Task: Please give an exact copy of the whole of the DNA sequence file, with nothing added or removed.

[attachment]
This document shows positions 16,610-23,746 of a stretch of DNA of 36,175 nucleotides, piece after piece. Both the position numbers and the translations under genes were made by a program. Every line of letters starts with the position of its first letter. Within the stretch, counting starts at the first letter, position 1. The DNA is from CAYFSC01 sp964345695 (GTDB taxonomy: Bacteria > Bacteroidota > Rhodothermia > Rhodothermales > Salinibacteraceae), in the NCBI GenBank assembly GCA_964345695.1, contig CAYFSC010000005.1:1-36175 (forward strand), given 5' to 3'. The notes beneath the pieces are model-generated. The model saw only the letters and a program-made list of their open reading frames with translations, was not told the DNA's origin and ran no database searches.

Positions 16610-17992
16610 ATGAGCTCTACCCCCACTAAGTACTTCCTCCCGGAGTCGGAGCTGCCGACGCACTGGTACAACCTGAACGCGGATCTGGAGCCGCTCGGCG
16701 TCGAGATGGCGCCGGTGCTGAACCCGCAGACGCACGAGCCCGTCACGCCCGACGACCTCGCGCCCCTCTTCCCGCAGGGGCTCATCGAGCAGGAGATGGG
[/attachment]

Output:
This document shows positions 16,610-23,746 of a stretch of DNA of 36,175 nucleotides, piece after piece. Both the position numbers and the translations under genes were made by a program. Every line of letters starts with the position of its first letter. Within the stretch, counting starts at the first letter, position 1. The DNA is from CAYFSC01 sp964345695 (GTDB taxonomy: Bacteria > Bacteroidota > Rhodothermia > Rhodothermales > Salinibacteraceae), in the NCBI GenBank assembly GCA_964345695.1, contig CAYFSC010000005.1:1-36175 (forward strand), given 5' to 3'. The notes beneath the pieces are model-generated. The model saw only the letters and a program-made list of their open reading frames with translations, was not told the DNA's origin and ran no database searches.

Positions 16610-17992
16610 ATGAGCTCTACCCCCACTAAGTACTTCCTCCCGGAGTCGGAGCTGCCGACGCACTGGTACAACCTGAACGCGGATCTGGAGCCGCTCGGCG
16701 TCGAGATGGCGCCGGTGCTGAACCCGCAGACGCACGAGCCCGTCACGCCCGACGACCTCGCGCCCCTCTTCCCGCAGGGGCTCATCGAGCAGGAGATGGG